The financial tremors from Greece and the prospect of a default on the country’s debt have shaken Europe, aided by comments from German politicians suggesting Athens will have to default. The stand out losers have been the French banks.
Shares in Societe Generale, BNP Paribas and Credit Agricole slumped by more than 10 per cent. The euro suffered a seismic blow as well, hitting a 10-year low against the yen and a seven-month low against the dollar.
The storm forced Societie Generale, the hardest hit lender in recent weeks, to announce further drastic measures which include speeding up asset disposals and more cost cuts. Their shares were trading at an historic low.
The three banks’ exposure to Greek bonds – along with Banque Populaire – almost tops the 10 billion mark, and those figures have raised expectations of an imminent downgrade by ratings agency Moody’s.
One analyst believes the worst scenario would be a failure to prepare for a default.
“I think the prospect of bankruptcy for Greece has been on the cards for several months. The question we have to ask is when will it happen? It would be really disastrous not to have prepared for a default, then it would be really an extremely serious event,” explained Andre Sapir, Senior Fellow at the Bruegel think tank.
As French banking eyes turn to Greece, Societie Generale’s chief executive, Frederic Oudea, ruled out possible state intervention and said French Banks have the means to face up to whatever may unfold in the Greek scenario.
Bank of France Governor Christian Noyer added his voice to help quell unease, issuing a statement in which he said French Banks were not at risk.
Euronews’ Annibale Fracasso asked Phillippe Waechter the chief economist at Natixis Asset Management, if the financial crisis had now arrived at the heart of Europe.
Philippe Waechter: “Clearly there has been a growing concern after the weekend and indeed towards the end of last week with the resignation of Jurgen Stark from his post as Chief Economist of the European Central Bank.
‘What we might have expected, what we did expect was more intervention from governments over the weekend. We saw how last Friday, Friday afternoon, investors’ expectations were reflected in sharp questions about the status of the euro zone, how Greece would be able to get out of their situation, how the country would deal with their financial difficulties.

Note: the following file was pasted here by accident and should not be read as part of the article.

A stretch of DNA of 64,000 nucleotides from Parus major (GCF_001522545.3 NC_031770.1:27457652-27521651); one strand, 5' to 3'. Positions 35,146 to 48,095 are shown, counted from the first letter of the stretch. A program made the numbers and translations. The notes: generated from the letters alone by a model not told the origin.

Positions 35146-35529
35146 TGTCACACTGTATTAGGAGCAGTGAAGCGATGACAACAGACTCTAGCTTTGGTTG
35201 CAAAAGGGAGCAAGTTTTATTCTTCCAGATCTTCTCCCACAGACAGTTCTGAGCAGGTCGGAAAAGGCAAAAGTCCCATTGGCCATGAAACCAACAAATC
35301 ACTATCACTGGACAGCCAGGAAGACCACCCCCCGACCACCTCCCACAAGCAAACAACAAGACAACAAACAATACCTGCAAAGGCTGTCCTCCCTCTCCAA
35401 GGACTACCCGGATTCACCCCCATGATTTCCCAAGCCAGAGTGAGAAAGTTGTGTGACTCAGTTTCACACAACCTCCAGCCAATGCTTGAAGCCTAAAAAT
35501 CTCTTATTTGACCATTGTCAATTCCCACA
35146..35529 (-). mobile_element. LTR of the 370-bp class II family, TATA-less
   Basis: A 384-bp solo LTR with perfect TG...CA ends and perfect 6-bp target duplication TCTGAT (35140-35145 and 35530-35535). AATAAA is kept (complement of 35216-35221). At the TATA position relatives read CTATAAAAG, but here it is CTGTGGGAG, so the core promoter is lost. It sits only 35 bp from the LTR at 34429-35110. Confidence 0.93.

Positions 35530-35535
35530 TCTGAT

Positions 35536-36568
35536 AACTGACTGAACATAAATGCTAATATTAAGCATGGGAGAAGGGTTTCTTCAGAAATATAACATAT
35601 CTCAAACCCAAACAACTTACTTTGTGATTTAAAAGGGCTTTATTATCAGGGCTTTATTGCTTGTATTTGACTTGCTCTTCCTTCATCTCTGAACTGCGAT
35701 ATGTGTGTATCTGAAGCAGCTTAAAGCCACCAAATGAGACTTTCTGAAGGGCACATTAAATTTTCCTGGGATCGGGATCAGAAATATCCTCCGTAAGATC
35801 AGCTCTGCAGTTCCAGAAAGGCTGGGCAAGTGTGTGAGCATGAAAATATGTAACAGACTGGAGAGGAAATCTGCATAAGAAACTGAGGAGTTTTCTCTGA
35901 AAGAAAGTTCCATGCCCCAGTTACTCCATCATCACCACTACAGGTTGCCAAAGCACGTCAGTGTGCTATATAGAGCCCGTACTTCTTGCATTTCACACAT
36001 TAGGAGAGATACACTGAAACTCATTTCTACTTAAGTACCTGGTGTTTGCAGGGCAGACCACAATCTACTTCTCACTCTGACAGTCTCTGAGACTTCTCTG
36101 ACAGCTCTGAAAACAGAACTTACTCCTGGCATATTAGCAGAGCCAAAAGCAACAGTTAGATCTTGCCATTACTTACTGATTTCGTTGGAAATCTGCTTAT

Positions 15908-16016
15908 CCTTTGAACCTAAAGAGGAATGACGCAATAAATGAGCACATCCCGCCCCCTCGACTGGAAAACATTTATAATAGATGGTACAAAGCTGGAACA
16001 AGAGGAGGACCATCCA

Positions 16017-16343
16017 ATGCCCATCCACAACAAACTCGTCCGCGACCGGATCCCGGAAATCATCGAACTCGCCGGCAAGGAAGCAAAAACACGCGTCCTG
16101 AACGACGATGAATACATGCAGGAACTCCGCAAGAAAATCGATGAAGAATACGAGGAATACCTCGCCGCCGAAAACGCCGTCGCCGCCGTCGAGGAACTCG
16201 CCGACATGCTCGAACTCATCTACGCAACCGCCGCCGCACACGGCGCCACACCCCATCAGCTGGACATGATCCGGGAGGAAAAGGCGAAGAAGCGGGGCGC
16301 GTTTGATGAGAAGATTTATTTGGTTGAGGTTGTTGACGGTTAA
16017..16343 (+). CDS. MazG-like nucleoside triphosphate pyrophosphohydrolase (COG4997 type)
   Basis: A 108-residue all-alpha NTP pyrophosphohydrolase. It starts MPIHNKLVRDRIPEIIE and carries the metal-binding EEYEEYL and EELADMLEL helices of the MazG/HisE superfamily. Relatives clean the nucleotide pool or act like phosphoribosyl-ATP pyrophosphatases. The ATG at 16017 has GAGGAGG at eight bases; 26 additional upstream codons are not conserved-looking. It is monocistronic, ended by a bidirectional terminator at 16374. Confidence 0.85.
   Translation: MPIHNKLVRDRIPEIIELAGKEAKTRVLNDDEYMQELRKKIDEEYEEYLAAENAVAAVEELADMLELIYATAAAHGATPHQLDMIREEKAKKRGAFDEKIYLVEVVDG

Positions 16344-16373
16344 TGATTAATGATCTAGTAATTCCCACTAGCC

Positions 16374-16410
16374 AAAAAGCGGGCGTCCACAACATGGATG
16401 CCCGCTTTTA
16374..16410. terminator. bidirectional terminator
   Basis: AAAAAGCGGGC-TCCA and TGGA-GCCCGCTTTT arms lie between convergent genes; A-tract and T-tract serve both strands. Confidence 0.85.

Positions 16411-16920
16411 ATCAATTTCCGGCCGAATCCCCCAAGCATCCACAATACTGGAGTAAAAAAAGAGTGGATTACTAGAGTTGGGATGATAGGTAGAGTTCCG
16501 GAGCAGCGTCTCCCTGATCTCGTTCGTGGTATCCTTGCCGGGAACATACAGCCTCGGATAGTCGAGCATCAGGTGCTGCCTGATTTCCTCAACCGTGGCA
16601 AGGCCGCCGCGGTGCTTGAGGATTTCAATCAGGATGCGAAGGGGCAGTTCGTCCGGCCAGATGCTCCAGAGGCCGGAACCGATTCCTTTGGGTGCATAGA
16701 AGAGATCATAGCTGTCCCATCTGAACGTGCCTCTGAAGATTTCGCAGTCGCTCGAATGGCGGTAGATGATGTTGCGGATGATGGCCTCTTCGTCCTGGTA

‘It is an extremely dangerous time and requires very clear government intervention because the euro is primarily a political construction, Europe is a political construction.
‘Government intervention would give a signal, they must give purpose and clarity to the euro zone and that is now expected by investors.”
Euronews asked: “If the situation worsens, BNP, Credit Agricole and Societe Generale, which are the three pillars on which the French banking system is founded, will probably be partially nationalised. That is not likely to ignite even the stock market or to help the Euro?”
P.W: “These banks hold assets, sovereign debt, Italian and Greek, and it is clear how these debts weigh on their portfolios. That is why one of the solutions rather than waiting for the banks to see their situation deteriorate is for the European Central Bank to intervene so as to limit the risks associated with what is happening at the moment. If the current situation is allowed to continue it could have dramatic consequences.”
Euronews: “Is Jürgen Stark’s resignation evidence of growing tensions between Europe’s north and south?”
P.W: “There was tension among the European Central Bank and that was evident when in a press conference in August Jean-Claude Trichet indicated everyone did not agree on the bond buyback programme.
‘The departure of Jürgen Stark could possibly give a degree of freedom to the European Central Bank to intervene on the debt in a more direct and maybe more sustainable way.
‘Jürgen Stark’s successor is known to be a little more pragmatic than he was, so we may find that his arrival on the board of the ECB could help erase some of those tensions.”